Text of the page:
Hansen was definetly overly excited prior to the race, but I think Dullahan would have won in any circumstance.
Hansen has never acted up in the post parade th way he did today. I'm not convinced he wasn't bothered by all the antics with his tail.
Would have liked to have seen Hansen back a horse or two (was under the impression that was the plan) might have changed the outcome:/
Great race by Dullahan, very impressive! Ignore my Bode comment wrong page!
Bodemeister--that was a major WOW race! He will be my number #1 3 YO now!

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Meet Rick Capone
Rick Capone has been a horse racing fan since the Saturday afternoon when he saw Riva Ridge, his all-time favorite horse, win the Kentucky Derby on television.
Today, he is the sports editor for The Woodford Sun, a weekly newspaper in Versailles, Ky., a town just outside of Lexington and only 15 minutes away from Keeneland.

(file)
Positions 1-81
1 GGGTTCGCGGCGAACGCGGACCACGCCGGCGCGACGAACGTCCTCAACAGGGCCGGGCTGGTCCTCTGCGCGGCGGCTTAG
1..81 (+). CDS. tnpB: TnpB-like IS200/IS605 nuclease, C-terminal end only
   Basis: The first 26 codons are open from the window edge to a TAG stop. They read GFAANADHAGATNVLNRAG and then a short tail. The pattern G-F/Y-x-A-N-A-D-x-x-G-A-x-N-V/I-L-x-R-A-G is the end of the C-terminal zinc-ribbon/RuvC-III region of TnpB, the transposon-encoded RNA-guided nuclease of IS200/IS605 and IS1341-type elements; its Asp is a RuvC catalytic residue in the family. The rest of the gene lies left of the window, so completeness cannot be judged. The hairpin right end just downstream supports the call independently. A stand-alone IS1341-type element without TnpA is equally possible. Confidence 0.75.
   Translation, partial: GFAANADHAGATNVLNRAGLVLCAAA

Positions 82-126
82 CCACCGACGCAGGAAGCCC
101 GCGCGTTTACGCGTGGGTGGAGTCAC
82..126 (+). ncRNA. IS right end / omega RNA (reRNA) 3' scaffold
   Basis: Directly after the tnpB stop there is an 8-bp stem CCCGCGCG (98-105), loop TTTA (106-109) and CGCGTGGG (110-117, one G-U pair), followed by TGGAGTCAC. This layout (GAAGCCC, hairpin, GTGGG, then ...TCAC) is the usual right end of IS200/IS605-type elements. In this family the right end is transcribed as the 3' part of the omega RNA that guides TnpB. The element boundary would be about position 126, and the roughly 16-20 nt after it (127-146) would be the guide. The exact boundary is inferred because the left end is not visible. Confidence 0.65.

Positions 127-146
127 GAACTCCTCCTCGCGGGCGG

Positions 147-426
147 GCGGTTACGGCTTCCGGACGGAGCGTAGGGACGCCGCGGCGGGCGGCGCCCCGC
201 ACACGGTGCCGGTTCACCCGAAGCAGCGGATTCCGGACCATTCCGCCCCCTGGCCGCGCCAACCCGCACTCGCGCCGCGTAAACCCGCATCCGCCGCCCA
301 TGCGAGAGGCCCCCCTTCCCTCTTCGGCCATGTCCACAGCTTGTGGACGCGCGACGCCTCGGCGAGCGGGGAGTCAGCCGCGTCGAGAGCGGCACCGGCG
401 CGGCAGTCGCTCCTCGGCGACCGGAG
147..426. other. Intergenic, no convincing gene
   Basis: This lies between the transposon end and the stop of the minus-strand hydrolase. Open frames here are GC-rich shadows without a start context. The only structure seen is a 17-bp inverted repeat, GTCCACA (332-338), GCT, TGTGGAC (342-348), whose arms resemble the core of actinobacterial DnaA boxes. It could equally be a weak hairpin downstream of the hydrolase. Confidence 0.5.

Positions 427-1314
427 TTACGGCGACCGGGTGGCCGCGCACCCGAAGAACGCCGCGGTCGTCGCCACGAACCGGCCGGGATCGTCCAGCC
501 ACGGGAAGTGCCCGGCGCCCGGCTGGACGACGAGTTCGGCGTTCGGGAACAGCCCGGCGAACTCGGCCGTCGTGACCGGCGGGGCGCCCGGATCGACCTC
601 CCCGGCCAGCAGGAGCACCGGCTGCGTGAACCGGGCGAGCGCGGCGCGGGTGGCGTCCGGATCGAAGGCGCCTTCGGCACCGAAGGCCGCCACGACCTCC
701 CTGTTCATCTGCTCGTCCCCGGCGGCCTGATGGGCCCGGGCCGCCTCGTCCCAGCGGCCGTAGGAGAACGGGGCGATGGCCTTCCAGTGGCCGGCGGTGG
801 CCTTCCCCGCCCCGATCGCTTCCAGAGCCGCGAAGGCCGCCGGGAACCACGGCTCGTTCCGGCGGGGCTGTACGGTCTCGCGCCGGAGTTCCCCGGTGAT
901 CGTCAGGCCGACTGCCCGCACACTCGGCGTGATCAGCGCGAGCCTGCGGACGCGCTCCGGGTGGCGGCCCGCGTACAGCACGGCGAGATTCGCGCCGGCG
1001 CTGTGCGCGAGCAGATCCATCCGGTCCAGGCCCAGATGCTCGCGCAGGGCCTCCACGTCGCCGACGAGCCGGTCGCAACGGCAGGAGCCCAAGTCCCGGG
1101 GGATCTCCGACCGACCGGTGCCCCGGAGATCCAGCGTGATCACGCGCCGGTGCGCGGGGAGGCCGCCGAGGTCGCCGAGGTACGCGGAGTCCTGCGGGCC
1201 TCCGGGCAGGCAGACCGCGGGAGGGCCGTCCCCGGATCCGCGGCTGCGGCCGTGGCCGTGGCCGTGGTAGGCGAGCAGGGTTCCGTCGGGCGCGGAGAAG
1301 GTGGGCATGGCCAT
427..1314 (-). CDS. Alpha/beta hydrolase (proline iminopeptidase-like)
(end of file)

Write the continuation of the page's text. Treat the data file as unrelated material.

In addition to his duties at the Sun, Rick is a volunteer at Old Friends, the thoroughbred retirement farm in Georgetown that is owned by Michael Blowen. He even is part owner of one of the retirees there, Miss Hooligan, the grand daughter of 1988 Eclipse Award – Champion Turf Horse, Sunshine Forever, who is also on the farm.
Rick grew up in Havertown, Pa., just outside of West Philadelphia. At 20, he moved to South Florida with his family and lived a stones throw from Gulfstream. After some stops in North Carolina, Georgia and California, he currently lives in Georgetown, Ky., where he gets to drive by some of the greatest horse farms in the world on his way to work every morning.

(Photo: Miss Hooligan and Rick at Old Friends this past December. (Photo by Steve Blake)